Pain, prescience and peace: Rap and rehabilitation in a pandemic
A 45-year-old black rapper with a bloodcurdling name is increasingly being seen as a prophet of peace for our times.
How and why?
Well, Killer Mike, one half of the politically engaged Run the Jewels (RTJ) group, made a speech about George Floyd’s death that went viral worldwide. He counselled peaceful protest and ballot box activism instead of burning “your own house down for anger with an enemy”.
Now, Killer Mike and his music partner, white New Yorker El-P, have released an album that seems to have anticipated Floyd’s asphyxiation at the hands of a police officer.
“You so numb you watch the cops choke out a man like me,” go the lyrics of Walking in the Snow on the new album RTJ4. “Until my voice goes from a shriek to whisper, ‘I can’t breathe,’ / And you sit there in the house on couch and watch it on TV / The most you give is a Twitter rant and call it a tragedy”.
Is that prescience or a painful recounting of many other instances before Floyd of the deaths of black men at police hands?
In fact, Killer Mike is quoting Eric Garner who, like Floyd, said “I can’t breathe” as he died in similar circumstances in 2014. The Los Angeles Times dryly noted, “…when in the past decade would those lines not have seemed timely?”
RTJ’s intention in releasing the new album slightly earlier than scheduled was made clear in an Instagram post. “F*** it, why wait. The world is infested with bullshit so here’s something raw to listen to while you deal with it all”. The album is free to download.
It seems of a piece with Killer Mike’s attempt to deliver pastoral care to his community and others in a period that some have called “ a pandemic of racism “. (Incidentally, he’s called Killer because he ‘kills’ the microphone. His real name is Michael Render.)
But how qualified is a rapper to be preacher or prophet? How has a genre that started with a relatively consistent theme of so-called ‘hood politics’ transformed so completely?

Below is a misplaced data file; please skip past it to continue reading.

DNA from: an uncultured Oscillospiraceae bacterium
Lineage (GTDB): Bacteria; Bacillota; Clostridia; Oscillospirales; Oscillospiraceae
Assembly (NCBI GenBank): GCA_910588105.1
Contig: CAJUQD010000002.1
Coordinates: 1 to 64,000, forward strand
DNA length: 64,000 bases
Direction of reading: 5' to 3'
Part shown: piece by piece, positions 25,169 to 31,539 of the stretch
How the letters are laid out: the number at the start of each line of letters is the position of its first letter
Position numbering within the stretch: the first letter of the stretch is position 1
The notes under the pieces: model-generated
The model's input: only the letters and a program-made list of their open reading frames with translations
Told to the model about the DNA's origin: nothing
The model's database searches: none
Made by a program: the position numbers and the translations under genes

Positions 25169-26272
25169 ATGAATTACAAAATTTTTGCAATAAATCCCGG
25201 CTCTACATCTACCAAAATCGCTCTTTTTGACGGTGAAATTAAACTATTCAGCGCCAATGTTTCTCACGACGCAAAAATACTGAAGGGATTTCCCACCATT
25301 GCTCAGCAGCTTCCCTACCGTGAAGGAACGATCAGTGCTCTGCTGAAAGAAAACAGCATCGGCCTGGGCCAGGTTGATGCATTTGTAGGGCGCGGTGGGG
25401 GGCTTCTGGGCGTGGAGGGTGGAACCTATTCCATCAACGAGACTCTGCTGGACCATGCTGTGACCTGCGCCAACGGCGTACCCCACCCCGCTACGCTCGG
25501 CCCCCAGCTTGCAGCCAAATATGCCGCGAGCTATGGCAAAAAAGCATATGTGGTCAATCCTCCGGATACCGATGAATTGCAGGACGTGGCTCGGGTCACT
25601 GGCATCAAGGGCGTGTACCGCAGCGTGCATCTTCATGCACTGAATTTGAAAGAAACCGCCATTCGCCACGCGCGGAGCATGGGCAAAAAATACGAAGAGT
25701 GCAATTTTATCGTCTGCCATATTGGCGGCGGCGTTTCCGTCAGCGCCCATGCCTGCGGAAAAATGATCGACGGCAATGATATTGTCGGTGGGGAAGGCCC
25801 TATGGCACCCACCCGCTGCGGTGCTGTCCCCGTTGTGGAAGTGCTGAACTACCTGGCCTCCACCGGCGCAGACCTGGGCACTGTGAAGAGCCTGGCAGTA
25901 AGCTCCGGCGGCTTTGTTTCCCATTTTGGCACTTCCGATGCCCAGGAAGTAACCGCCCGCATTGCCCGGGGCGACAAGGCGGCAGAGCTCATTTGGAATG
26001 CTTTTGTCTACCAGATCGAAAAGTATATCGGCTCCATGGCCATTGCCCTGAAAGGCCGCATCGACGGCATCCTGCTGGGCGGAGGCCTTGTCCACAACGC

Some say that the evolution of rap from its early origins as “the anthem of gangsters” occurred with the release of Kanye West’s 2004 debut album, The College Dropout. It addressed religion rather than drugs and violence.
“In the years following the release of Kanye’s first album, more and more rappers moved away from ‘gangsta rap’ and towards developing their individuality as artists,” Clara McNulty-Finn wrote in the Harvard Political Review in 2014. “Today’s most successful hip-hop artists rap about everything from thrift shopping to the sheer excess of their lifestyles”.
The charts are getting more political
In the past decade, the charts have revealed increasing interest in artists who address social issues. Politically charged performances from Beyoncé, Kendrick Lamar and others have been enormously popular.
RTJ’s third album, physically released in January 2017 just a week before Donald Trump’s inauguration, captured the febrile mood of those times. It spoke about the fraught 2016 US presidential election. As well as about the acquittal of George Zimmerman, the man who shot and killed an unarmed black teenager in Florida in 2012, triggering a national debate over racial injustice, civil rights and gun violence.
Now, with RTJ4, as NPR, America’s publicly funded radio has noted, Killer Mike (and El-P) “ once again meet the moment “.
Originally published at https://www.thefocus.news